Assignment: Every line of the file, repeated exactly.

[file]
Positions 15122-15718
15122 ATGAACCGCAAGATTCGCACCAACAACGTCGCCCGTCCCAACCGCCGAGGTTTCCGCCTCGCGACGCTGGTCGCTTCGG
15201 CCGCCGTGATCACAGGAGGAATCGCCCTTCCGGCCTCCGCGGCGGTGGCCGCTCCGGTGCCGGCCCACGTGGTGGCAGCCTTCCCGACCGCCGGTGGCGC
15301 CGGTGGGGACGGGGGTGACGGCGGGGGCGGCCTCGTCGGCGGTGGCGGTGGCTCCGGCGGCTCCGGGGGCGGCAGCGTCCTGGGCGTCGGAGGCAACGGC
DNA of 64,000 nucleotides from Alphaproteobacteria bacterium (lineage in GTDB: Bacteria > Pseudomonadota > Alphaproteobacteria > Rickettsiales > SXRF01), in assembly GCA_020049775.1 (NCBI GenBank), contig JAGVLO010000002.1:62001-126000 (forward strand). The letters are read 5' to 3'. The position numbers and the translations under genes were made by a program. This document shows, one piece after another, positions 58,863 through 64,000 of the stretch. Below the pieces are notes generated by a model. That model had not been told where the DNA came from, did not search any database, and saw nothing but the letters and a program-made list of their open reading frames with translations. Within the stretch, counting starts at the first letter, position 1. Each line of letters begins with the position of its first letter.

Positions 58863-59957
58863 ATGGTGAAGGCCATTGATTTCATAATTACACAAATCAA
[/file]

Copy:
Positions 15122-15718
15122 ATGAACCGCAAGATTCGCACCAACAACGTCGCCCGTCCCAACCGCCGAGGTTTCCGCCTCGCGACGCTGGTCGCTTCGG
15201 CCGCCGTGATCACAGGAGGAATCGCCCTTCCGGCCTCCGCGGCGGTGGCCGCTCCGGTGCCGGCCCACGTGGTGGCAGCCTTCCCGACCGCCGGTGGCGC
15301 CGGTGGGGACGGGGGTGACGGCGGGGGCGGCCTCGTCGGCGGTGGCGGTGGCTCCGGCGGCTCCGGGGGCGGCAGCGTCCTGGGCGTCGGAGGCAACGGC
DNA of 64,000 nucleotides from Alphaproteobacteria bacterium (lineage in GTDB: Bacteria > Pseudomonadota > Alphaproteobacteria > Rickettsiales > SXRF01), in assembly GCA_020049775.1 (NCBI GenBank), contig JAGVLO010000002.1:62001-126000 (forward strand). The letters are read 5' to 3'. The position numbers and the translations under genes were made by a program. This document shows, one piece after another, positions 58,863 through 64,000 of the stretch. Below the pieces are notes generated by a model. That model had not been told where the DNA came from, did not search any database, and saw nothing but the letters and a program-made list of their open reading frames with translations. Within the stretch, counting starts at the first letter, position 1. Each line of letters begins with the position of its first letter.

Positions 58863-59957
58863 ATGGTGAAGGCCATTGATTTCATAATTACACAAATCAA